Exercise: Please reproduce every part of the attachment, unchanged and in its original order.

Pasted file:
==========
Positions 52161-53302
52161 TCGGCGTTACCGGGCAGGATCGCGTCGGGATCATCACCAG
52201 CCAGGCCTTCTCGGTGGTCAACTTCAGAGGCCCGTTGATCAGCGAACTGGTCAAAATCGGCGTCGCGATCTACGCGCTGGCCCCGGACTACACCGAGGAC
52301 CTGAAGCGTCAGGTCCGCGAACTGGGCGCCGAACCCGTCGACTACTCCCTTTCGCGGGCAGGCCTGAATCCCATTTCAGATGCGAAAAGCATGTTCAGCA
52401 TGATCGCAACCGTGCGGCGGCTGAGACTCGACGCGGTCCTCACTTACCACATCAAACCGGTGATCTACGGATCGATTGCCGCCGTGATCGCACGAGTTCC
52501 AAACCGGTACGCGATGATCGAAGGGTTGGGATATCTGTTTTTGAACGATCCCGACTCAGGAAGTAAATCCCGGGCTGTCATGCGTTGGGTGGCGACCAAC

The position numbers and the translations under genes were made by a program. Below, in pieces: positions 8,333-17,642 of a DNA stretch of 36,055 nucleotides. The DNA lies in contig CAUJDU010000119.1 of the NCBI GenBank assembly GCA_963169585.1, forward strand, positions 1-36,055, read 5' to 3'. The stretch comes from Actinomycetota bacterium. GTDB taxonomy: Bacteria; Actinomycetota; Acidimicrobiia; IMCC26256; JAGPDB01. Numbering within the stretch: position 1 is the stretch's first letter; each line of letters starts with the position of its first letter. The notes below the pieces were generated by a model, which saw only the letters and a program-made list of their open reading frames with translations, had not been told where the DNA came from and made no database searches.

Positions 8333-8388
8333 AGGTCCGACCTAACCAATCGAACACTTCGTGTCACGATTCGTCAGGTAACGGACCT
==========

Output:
Positions 52161-53302
52161 TCGGCGTTACCGGGCAGGATCGCGTCGGGATCATCACCAG
52201 CCAGGCCTTCTCGGTGGTCAACTTCAGAGGCCCGTTGATCAGCGAACTGGTCAAAATCGGCGTCGCGATCTACGCGCTGGCCCCGGACTACACCGAGGAC
52301 CTGAAGCGTCAGGTCCGCGAACTGGGCGCCGAACCCGTCGACTACTCCCTTTCGCGGGCAGGCCTGAATCCCATTTCAGATGCGAAAAGCATGTTCAGCA
52401 TGATCGCAACCGTGCGGCGGCTGAGACTCGACGCGGTCCTCACTTACCACATCAAACCGGTGATCTACGGATCGATTGCCGCCGTGATCGCACGAGTTCC
52501 AAACCGGTACGCGATGATCGAAGGGTTGGGATATCTGTTTTTGAACGATCCCGACTCAGGAAGTAAATCCCGGGCTGTCATGCGTTGGGTGGCGACCAAC

The position numbers and the translations under genes were made by a program. Below, in pieces: positions 8,333-17,642 of a DNA stretch of 36,055 nucleotides. The DNA lies in contig CAUJDU010000119.1 of the NCBI GenBank assembly GCA_963169585.1, forward strand, positions 1-36,055, read 5' to 3'. The stretch comes from Actinomycetota bacterium. GTDB taxonomy: Bacteria; Actinomycetota; Acidimicrobiia; IMCC26256; JAGPDB01. Numbering within the stretch: position 1 is the stretch's first letter; each line of letters starts with the position of its first letter. The notes below the pieces were generated by a model, which saw only the letters and a program-made list of their open reading frames with translations, had not been told where the DNA came from and made no database searches.

Positions 8333-8388
8333 AGGTCCGACCTAACCAATCGAACACTTCGTGTCACGATTCGTCAGGTAACGGACCT